Gerry Wilkins is the retail businessman with the longest tenure in downtown Powell, opening the shop in 1955 and continuing since.
His son, Gerry Wilkins, Jr., shared the observation of one of his classmates: “It’s kind of like the post office. It’s always been there.”
To trace the store’s roots, you have to look at the landscape surrounding Powell.
“It all leads to the mountains,” Wilkins said. “Yellowstone National Park brought us out here.”
After his service in World War II, Wilkins was a young watchmaker from Illinois who visited Yellowstone on a summer vacation. He met a jeweler from Casper, John Tripney, who offered Wilkins a job. At that time, Wilkins owned a jewelry store in Illinois. He went home, sold the store and moved to Wyoming in 1952. A few years later, Wilkins had chances to buy a jewelry store in Powell or Wheatland.
“We came to Powell, and we’re glad we did,” he said. “Powell was closer to Yellowstone National Park than Wheatland. The mountains are what brought us up here.”
And the mountains have kept Wilkins here. On Tuesday, as he prepared for his final sale, Wilkins went to Crandall, where the family has two cabins.
Other than spending more time in the mountains, Wilkins said he has no retirement plans.
“I’m where I want to be,” he said.
On Saturday, the jewelry shop will have its final sale. On Sunday, Wilkins will turn 92.
Wilkins trimmed back the store’s hours over the years, but never fully retired until now.
“I like the business, gosh, it’s like selling one of my kids — you don’t just up and quit,” Wilkins said. “It’s just like these farmers. The only reason they’re farmers is not because it’s easy work, it’s because they like the work.”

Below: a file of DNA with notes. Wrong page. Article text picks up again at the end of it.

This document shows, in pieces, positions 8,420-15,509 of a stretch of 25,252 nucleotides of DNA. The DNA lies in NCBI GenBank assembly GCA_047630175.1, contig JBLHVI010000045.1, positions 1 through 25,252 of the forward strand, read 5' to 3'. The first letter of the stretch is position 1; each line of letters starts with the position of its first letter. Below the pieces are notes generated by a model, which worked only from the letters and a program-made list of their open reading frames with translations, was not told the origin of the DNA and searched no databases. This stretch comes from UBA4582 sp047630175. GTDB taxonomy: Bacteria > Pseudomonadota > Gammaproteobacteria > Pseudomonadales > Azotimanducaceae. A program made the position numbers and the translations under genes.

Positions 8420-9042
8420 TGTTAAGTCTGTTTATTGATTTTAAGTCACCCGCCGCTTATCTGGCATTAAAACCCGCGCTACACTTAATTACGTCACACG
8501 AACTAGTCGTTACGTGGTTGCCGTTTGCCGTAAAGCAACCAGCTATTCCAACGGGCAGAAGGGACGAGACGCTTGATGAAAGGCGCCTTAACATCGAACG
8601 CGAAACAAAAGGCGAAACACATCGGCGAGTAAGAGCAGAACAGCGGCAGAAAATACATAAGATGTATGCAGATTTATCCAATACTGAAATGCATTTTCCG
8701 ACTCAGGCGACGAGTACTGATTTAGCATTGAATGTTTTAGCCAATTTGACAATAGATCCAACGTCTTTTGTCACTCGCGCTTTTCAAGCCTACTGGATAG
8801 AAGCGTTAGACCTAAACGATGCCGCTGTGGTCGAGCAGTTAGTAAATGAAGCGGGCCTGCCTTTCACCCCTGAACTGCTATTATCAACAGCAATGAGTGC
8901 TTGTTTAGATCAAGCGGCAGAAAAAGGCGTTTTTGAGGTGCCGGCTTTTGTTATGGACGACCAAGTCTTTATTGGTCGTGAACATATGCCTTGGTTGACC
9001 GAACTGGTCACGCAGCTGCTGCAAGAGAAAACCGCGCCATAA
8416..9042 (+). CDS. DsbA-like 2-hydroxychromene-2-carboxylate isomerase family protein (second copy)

Wilkins has served as one of the Big Horn Basin’s sole jewelers in recent years.
Over the decades, Wilkins has seen changes in the jeweler’s trade since he started as a watchmaker 70 years ago.
Though watchmaking is now a lost art, “at that time, it was quite popular,” Wilkins said.
He also has seen many changes downtown — longtime stores come and go, and new ones begin.
“It changed so gradually,” Wilkins said. “We’ve seen a lot.”
Reminiscing about stores that have since closed, Wilkins joked, “The rest of them got too old. I stayed young at heart.”
Wilkins and his late wife, Sue, also operated a variety store business across the street from his jewelry shop. Sue died in 2001.
“I was going to move across the street and be in the Wilkins Department Store, but that didn’t work out,” he said.
Wilkins still owns the building on the east side of Bent Street, which now houses Little Luxuries. He rents his jewelry store space from Glen Holm.
Over the years, Wilkins said his jewelry business “has been good to me, and good to my family.”
Gerry Jr. recalled visiting the jewelry store after school with his siblings, and napping under the counters.
Wilkins has four children, Sallie, Nancy, Gerry and Teri; six grandchildren and four great-grandchildren.
Each of his four children have worked in the store at one time, but Wilkins encouraged them to pursue their own dreams and their own careers.
As he closes the store where he’s spent most his life, Wilkins’ parting words to his customers were simple: “Thank you.”
“People from the whole Big Horn Basin have been my customers all these years,” he said.
Wilkins said he realized how many customers he had over the years when his retirement was recently announced.
“They kept coming in here and coming in here,” he said.
Many recognize that for the first time in decades, Powell will no longer have a jeweler on main street.
Sitting near his work bench, where tools and jewelry still rest, Wilkins said, “I’m a jack of all trades, a master of one.”